If I learned one thing last night, it's that whenever Hollywood types are making a movie that calls for a young fellow who can act, pull off a few somewhat-convincing basketball moves and dance like there's no tomorrow, those Hollywood types call upon Zac Efron. The kid is clearly building a niche for himself.
I learned that because I went out to the show last night to see 17 Again. (You understand, "again" is just part of the movie's name; this was actually the first time I had watched it.) (Yeah, that was terrible. Sorry.)
Sadly, I do not have a patented Six-word Movie Review for you. Instead, I offer these three thoughts about 17 Again:
1) The world's most beautiful wife thoroughly enjoyed it;
2) I was well outside of the target audience**;
3) If you're the kind of moviegoer who would enjoy High School Musical meets 13 Going on 30 meets Clueless, you should stop what you're doing right now - well, after you read the rest of this post - and make a mad dash for your local cineplex.
Last weekend, I saw another movie that was a little more my speed - Every Little Step, a documentary about the casting of the revival of the Broadway musical A Chorus Line. (Not to be confused with Bobby Brown's 1988 hit song of the same name.)
That might not sound like the basis for an edge-of-your-seat movie, but ELS was really impressive. More than 3,000 actors showed up for an open call audition, and the directors focus on a handful of the front-runners for A Chorus Line's lead roles, through the ups and downs of the year-long audition process. For historical perspective, they weave in video and audio clips about the creation of the original show in the 1970s.
I have good memories about A Chorus Line to begin with because my grandparents took my sister and me to see it when we were kids - in fact, I remember my parents being gravely concerned that we would be scarred for life by hearing someone sing about her tits and ass. (Obviously, they were right.)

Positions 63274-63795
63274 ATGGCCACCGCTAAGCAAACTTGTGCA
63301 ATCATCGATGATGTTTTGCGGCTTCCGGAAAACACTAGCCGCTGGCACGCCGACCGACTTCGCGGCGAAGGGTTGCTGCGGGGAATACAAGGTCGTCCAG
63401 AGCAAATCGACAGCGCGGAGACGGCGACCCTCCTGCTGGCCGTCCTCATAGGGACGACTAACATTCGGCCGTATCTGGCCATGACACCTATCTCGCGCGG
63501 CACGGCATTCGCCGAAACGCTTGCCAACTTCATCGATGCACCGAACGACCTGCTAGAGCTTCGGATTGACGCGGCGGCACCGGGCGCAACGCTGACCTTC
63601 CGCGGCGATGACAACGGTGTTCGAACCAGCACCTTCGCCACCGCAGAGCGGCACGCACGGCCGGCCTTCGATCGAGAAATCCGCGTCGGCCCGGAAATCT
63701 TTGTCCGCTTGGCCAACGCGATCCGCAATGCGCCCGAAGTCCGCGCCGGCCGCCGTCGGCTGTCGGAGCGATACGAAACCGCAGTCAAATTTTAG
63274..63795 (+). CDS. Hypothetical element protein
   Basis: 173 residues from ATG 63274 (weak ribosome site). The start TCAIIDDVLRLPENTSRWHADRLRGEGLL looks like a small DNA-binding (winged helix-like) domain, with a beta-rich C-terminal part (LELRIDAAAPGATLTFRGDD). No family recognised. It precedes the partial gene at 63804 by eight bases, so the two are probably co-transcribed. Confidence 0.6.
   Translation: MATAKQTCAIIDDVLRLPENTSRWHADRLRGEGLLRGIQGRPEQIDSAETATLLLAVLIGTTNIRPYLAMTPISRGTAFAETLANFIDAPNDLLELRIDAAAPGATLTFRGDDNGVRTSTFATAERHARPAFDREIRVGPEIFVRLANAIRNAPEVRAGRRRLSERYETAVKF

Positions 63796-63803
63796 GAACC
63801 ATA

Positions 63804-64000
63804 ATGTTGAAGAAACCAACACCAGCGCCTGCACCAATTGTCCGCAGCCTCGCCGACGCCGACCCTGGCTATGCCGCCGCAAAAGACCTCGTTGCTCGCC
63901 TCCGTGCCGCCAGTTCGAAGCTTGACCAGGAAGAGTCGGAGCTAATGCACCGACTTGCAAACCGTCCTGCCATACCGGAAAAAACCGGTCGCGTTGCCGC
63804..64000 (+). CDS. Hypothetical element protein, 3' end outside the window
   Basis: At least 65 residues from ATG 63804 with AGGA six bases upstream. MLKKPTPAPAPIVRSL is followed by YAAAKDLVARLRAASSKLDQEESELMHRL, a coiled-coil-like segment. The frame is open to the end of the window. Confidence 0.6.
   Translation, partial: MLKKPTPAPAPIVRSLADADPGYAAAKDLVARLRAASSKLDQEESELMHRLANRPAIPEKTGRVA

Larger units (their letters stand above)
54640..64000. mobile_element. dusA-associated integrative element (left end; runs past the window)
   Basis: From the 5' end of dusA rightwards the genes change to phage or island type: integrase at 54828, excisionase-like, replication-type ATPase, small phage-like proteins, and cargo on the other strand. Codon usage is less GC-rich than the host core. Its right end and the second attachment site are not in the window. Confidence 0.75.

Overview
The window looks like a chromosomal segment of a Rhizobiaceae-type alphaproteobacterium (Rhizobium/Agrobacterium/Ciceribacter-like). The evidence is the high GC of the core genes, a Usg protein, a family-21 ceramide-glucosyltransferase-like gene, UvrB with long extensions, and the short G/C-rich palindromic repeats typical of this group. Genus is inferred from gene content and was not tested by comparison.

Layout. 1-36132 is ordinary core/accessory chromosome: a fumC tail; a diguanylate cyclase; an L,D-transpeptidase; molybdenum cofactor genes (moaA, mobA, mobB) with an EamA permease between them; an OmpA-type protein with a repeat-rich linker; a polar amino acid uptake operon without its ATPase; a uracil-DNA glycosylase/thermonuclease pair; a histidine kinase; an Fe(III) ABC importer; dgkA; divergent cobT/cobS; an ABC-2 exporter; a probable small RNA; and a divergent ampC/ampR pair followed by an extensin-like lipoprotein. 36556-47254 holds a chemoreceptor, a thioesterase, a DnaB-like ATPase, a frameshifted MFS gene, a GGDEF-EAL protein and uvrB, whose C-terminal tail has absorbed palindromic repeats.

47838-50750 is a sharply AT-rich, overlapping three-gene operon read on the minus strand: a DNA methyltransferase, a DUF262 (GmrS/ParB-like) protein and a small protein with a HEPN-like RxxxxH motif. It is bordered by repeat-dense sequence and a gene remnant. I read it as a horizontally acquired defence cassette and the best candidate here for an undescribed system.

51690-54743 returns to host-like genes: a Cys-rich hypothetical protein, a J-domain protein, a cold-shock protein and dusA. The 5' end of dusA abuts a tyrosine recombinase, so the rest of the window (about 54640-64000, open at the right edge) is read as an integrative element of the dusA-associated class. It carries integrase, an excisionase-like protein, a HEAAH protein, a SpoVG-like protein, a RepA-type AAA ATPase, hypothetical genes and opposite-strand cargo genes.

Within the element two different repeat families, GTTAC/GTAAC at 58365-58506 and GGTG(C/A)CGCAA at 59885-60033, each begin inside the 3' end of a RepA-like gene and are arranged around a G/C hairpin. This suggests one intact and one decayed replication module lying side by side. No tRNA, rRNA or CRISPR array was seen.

It's a rare and interesting look inside the grueling, anxiety-inducing process (apparently it was a big deal to get the actors' union to agree to let them film the auditions) and the personalities of the people who pin all their hopes on their ability to sing, dance and act well enough to make it through the next audition.
The movie is only open in select theaters, which as you know is movie code for "New York and L.A." (because who loves singing and dancing more than, well, New York and L.A.?), and it's scheduled to start playing in theaters in "real America" beginning May 8. For some strange reason, it won't open in Boise until late July, so if you're checking in from the greater Boise region, you might want to bookmark this page and come back to it after Independence Day. Otherwise, click here to see when it opens near you. When it does, give it a look.
* Thought I might pull in a few new readers this way.
** And in case you needed more evidence: In one scene, the main character looks nostalgically at a really really really old picture of his younger self - from his senior year of high school. Another character points out, in near disbelief, that the photo is from "Nineteen eighty-NINE!" Which is the same year I graduated from high school. Ech.